Format

Send to

Choose Destination
Neuroimage Clin. 2019 May 4;23:101851. doi: 10.1016/j.nicl.2019.101851. [Epub ahead of print]

Linked anatomical and functional brain alterations in children with attention-deficit/hyperactivity disorder.

Author information

1
Shenzhen Children's Hospital, China; Peking University Sixth Hospital, Institute of Mental Health, National Clinical Research Center for Mental Disorders, Peking University Sixth Hospital, Beijing 100191, China; Key Laboratory of Mental Health, Ministry of Health, Peking University, Beijing 100191, China; Department of Human Genetics, Radboud University Medical Center, Nijmegen, the Netherlands; Donders Institute for Brain, Cognition and Behavior, Nijmegen, the Netherlands. Electronic address: zhaomin.wu@foxmail.com.
2
Donders Institute for Brain, Cognition and Behavior, Nijmegen, the Netherlands.
3
Department of Human Genetics, Radboud University Medical Center, Nijmegen, the Netherlands; Donders Institute for Brain, Cognition and Behavior, Nijmegen, the Netherlands.
4
Peking University Sixth Hospital, Institute of Mental Health, National Clinical Research Center for Mental Disorders, Peking University Sixth Hospital, Beijing 100191, China; Key Laboratory of Mental Health, Ministry of Health, Peking University, Beijing 100191, China.
5
Shenzhen Children's Hospital, China.
6
Center for Cognition and Brain Disorders and the Affiliated Hospital, Hangzhou Normal University; Zhejiang Key Laboratory for Research in Assessment of Cognitive Impairments, Hangzhou, China.
7
Department of Human Genetics, Radboud University Medical Center, Nijmegen, the Netherlands; Donders Institute for Brain, Cognition and Behavior, Nijmegen, the Netherlands; Department of Psychiatry, Donders Institute for Brain, Cognition and Behaviour, Radboud University Medical Center, Nijmegen, the Netherlands.
8
Peking University Sixth Hospital, Institute of Mental Health, National Clinical Research Center for Mental Disorders, Peking University Sixth Hospital, Beijing 100191, China; Key Laboratory of Mental Health, Ministry of Health, Peking University, Beijing 100191, China. Electronic address: wangyf@bjmu.edu.cn.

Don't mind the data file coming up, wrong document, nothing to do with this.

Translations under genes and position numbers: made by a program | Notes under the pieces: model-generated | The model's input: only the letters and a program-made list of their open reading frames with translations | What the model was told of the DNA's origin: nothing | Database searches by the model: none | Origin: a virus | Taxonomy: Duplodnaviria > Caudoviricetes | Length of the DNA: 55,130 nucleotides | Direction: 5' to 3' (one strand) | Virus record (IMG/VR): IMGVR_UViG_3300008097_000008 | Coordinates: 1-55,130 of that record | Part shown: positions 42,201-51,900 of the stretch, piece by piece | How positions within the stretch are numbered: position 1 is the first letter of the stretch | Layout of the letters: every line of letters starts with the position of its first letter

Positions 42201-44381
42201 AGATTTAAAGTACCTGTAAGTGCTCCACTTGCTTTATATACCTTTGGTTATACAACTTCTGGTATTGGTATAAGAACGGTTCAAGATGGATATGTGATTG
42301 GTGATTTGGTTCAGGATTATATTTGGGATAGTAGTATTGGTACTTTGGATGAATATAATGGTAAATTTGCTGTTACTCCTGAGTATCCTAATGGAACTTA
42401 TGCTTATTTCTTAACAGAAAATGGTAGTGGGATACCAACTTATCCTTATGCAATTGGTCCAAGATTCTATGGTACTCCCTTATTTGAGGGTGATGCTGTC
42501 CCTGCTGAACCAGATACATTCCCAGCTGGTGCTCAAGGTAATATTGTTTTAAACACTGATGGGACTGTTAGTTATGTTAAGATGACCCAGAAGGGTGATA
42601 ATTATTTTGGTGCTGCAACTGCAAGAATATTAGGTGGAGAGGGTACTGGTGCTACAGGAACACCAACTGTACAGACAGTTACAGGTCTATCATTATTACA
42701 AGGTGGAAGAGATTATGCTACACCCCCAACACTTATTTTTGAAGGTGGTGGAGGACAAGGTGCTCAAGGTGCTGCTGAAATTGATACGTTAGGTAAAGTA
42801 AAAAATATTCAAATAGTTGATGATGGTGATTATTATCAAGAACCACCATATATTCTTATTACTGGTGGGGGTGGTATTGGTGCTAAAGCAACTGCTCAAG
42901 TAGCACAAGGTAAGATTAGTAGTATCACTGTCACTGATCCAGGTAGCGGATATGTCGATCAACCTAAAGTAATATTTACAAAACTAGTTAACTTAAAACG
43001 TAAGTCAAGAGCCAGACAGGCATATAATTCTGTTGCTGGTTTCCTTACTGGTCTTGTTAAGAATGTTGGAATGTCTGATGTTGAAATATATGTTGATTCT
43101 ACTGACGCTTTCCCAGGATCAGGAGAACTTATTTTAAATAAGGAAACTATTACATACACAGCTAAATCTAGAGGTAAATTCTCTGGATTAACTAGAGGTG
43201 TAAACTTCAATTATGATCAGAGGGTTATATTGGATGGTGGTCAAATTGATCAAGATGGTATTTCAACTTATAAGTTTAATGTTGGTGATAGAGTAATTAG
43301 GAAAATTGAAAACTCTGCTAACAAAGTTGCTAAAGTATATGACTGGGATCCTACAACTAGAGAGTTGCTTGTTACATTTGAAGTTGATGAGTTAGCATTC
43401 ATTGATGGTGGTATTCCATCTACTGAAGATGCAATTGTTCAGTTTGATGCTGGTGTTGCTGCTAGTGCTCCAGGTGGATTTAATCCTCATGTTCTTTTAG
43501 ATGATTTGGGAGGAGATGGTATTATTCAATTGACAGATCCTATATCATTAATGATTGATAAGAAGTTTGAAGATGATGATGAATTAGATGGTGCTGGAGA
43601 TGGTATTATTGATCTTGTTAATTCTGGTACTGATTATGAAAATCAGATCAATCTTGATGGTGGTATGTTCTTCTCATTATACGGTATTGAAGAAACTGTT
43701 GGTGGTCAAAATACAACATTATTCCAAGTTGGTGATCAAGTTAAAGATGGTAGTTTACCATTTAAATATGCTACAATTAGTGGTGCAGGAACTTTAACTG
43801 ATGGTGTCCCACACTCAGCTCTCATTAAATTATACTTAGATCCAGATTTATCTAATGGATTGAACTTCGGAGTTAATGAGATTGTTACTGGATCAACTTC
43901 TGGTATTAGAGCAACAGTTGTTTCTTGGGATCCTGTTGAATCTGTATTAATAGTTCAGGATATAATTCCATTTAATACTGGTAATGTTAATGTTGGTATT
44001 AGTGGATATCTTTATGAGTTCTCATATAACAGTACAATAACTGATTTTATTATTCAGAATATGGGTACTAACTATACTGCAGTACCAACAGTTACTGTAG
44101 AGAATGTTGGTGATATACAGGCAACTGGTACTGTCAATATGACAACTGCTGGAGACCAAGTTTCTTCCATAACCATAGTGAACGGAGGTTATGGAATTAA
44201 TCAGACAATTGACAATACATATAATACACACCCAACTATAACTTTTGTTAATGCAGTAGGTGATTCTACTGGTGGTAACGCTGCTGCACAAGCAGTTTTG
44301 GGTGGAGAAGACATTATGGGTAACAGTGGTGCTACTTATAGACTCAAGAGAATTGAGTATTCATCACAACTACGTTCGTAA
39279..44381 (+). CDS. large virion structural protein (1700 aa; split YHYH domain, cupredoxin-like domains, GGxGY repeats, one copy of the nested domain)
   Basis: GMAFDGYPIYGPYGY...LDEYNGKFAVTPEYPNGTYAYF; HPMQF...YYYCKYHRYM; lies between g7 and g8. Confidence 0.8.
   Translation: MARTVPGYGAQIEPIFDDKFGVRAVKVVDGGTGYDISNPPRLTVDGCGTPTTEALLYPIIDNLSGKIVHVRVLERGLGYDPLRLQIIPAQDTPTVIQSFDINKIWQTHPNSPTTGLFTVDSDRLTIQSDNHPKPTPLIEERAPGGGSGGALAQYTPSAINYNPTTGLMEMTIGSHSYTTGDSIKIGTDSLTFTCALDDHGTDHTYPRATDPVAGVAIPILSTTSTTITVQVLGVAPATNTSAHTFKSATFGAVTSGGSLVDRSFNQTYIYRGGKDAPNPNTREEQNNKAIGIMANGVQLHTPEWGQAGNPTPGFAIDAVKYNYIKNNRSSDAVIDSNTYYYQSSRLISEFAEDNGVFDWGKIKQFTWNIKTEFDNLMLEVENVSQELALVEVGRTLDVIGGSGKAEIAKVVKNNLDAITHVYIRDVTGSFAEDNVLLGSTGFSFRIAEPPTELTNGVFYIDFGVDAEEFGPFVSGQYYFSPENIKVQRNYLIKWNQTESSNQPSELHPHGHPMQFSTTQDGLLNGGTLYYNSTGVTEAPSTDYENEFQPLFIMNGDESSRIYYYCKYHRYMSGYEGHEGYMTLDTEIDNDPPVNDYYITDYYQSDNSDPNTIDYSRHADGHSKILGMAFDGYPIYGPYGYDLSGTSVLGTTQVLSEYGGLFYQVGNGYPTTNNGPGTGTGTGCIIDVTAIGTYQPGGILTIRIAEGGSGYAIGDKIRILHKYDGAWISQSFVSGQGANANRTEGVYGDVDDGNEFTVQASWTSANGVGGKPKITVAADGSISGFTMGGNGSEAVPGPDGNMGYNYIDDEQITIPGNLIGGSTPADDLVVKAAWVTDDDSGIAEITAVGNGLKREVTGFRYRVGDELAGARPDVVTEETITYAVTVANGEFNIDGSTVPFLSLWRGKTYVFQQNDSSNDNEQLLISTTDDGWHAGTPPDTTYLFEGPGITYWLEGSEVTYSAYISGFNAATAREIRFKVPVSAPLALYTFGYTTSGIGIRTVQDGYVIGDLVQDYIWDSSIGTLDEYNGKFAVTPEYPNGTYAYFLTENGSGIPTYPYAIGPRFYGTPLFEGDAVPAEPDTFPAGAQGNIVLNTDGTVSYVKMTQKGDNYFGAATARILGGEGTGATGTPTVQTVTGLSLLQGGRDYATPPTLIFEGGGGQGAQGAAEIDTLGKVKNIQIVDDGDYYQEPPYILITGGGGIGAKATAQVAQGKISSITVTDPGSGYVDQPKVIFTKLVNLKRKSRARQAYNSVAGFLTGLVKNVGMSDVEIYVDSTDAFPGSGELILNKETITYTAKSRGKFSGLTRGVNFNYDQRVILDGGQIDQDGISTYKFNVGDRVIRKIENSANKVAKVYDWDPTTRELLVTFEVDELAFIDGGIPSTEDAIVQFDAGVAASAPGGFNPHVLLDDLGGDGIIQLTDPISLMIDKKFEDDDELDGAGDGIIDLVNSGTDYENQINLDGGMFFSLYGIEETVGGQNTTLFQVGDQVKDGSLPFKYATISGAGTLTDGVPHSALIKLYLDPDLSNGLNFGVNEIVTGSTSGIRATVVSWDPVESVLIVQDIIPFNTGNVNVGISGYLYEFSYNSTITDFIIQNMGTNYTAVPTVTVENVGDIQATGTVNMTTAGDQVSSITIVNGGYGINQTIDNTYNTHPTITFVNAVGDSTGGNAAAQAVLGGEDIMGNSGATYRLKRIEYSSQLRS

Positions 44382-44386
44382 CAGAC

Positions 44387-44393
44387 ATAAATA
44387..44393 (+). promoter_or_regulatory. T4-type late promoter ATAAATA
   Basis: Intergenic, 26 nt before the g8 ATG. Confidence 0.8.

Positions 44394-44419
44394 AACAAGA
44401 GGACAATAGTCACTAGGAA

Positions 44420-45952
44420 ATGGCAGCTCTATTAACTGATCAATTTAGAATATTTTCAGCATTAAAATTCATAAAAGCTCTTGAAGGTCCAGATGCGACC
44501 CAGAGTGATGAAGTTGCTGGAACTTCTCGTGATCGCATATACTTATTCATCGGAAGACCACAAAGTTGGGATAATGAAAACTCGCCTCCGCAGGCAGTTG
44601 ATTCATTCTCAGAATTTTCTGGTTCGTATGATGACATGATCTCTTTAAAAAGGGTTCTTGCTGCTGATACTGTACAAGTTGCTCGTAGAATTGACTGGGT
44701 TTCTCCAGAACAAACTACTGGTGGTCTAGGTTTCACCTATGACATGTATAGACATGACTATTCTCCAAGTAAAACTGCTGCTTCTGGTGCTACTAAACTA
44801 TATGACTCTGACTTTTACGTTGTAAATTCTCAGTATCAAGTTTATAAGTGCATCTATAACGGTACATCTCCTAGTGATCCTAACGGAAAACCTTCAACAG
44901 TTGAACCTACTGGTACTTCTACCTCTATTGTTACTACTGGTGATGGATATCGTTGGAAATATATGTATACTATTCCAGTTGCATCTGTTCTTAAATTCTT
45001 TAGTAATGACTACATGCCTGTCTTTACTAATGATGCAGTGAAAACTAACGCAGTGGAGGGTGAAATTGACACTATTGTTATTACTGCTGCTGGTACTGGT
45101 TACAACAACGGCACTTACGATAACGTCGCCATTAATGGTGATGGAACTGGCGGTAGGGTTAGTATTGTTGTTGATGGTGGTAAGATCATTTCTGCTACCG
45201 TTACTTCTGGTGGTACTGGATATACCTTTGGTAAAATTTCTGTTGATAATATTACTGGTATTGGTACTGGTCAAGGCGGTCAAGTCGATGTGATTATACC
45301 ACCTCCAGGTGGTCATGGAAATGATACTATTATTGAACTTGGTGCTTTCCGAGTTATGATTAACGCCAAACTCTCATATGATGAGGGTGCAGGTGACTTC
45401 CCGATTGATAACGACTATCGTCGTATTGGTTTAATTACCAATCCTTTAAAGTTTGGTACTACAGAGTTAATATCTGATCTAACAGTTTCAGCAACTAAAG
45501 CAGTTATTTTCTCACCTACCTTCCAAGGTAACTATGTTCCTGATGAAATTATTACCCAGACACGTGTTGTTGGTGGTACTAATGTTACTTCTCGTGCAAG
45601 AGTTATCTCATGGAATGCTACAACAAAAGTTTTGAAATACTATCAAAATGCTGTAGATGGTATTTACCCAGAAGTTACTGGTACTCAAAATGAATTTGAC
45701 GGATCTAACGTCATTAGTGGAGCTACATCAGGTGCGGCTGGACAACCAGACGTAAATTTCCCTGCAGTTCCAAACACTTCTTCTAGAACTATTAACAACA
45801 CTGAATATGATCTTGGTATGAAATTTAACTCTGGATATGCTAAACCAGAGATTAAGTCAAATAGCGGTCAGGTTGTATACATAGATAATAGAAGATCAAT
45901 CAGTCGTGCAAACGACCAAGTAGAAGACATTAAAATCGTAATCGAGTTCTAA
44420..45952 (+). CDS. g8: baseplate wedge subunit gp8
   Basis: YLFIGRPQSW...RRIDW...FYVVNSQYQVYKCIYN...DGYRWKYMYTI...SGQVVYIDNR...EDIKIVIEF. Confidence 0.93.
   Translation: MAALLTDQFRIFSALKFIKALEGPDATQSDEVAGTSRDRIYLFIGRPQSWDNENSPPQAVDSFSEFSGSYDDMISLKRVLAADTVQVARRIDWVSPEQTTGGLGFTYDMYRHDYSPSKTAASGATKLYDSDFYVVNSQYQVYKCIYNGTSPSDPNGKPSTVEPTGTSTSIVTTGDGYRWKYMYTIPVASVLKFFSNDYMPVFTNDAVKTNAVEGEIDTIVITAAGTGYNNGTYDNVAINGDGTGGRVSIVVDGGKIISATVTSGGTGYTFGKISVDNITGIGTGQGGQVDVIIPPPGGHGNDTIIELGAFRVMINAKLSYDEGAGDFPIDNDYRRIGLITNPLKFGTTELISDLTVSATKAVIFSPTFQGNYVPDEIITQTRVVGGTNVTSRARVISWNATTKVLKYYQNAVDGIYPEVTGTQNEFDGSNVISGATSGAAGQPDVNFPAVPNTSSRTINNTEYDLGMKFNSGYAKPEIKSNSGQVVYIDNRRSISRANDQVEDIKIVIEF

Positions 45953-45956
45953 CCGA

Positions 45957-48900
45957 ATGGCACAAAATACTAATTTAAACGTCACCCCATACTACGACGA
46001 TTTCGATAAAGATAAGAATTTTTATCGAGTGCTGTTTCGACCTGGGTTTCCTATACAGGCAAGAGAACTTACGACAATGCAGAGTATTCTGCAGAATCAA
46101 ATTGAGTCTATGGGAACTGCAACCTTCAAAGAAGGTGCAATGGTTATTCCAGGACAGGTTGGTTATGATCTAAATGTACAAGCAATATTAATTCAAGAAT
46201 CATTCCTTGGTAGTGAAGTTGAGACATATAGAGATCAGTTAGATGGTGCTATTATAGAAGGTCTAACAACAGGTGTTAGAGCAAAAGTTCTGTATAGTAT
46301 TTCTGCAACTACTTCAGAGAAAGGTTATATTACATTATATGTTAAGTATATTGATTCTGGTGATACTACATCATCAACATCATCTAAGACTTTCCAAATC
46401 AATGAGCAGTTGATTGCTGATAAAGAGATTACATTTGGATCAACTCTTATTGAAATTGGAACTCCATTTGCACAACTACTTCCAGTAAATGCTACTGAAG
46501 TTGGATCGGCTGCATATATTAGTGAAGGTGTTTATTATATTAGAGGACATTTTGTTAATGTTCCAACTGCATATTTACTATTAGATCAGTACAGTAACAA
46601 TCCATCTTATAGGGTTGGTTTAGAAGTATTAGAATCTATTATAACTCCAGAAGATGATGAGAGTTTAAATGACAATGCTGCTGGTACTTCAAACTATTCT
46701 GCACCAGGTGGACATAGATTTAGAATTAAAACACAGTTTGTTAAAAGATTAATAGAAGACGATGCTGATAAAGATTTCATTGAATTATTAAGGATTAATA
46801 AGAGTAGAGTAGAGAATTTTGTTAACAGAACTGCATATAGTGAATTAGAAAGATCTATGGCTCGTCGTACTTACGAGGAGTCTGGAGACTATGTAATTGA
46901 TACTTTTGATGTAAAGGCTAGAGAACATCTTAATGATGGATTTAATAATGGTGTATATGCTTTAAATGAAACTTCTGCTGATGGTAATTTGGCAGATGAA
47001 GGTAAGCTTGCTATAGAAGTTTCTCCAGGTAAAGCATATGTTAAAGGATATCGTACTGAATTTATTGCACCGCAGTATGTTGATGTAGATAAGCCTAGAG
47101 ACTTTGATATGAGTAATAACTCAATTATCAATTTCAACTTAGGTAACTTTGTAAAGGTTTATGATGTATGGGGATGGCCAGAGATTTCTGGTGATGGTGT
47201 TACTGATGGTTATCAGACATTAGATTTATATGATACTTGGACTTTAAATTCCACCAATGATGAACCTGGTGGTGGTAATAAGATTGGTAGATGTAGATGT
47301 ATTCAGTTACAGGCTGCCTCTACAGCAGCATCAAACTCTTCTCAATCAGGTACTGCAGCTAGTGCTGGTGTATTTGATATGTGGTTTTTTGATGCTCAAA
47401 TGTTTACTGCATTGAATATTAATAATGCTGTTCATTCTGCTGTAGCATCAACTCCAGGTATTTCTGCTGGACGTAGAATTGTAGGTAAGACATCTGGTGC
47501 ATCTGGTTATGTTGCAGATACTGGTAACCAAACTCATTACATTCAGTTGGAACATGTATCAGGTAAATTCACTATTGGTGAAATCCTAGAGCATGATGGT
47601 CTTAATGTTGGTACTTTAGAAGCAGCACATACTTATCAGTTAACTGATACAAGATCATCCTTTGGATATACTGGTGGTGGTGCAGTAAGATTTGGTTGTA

Abstract

OBJECTIVES:

Neuroimaging studies have independently demonstrated brain anatomical and functional impairments in participants with ADHD. The aim of the current study was to explore the relationship between structural and functional brain alterations in ADHD through an integrated analysis of multimodal neuroimaging data.

METHODS:

We performed a multimodal analysis to integrate resting-state functional magnetic resonance imaging (MRI), structural MRI, and diffusion-weighted imaging data in a large, single-site sample of children with and without diagnosis for ADHD. The inferred subject contributions were fed into regression models to investigate the relationships between diagnosis, symptom severity, gender, and age.

RESULTS:

Compared with controls, children with ADHD diagnosis showed altered white matter microstructure in widespread white matter fiber tracts as well as greater gray matter volume (GMV) in bilateral frontal regions, smaller GMV in posterior regions, and altered functional connectivity (FC) in default mode and fronto-parietal networks. Age-related growth of GMV of bilateral occipital lobe, FC in frontal regions as well as age-related decline of GMV in medial regions seen in controls appeared reversed in children with ADHD. In the whole group, higher symptom severity was related to smaller GMV in widespread regions in bilateral frontal, parietal, and temporal lobes, as well as greater GMV in intracalcarine and temporal cortices.

CONCLUSIONS:

Through a multimodal analysis approach we show that structural and functional alterations in brain regions known to be altered in subjects with ADHD from unimodal studies are linked across modalities. The brain alterations were related to clinical features of ADHD, including disorder status, age, and symptom severity.

Supplemental Content

Full text links

Icon for Elsevier Science Icon for PubMed Central
Loading ...
Support Center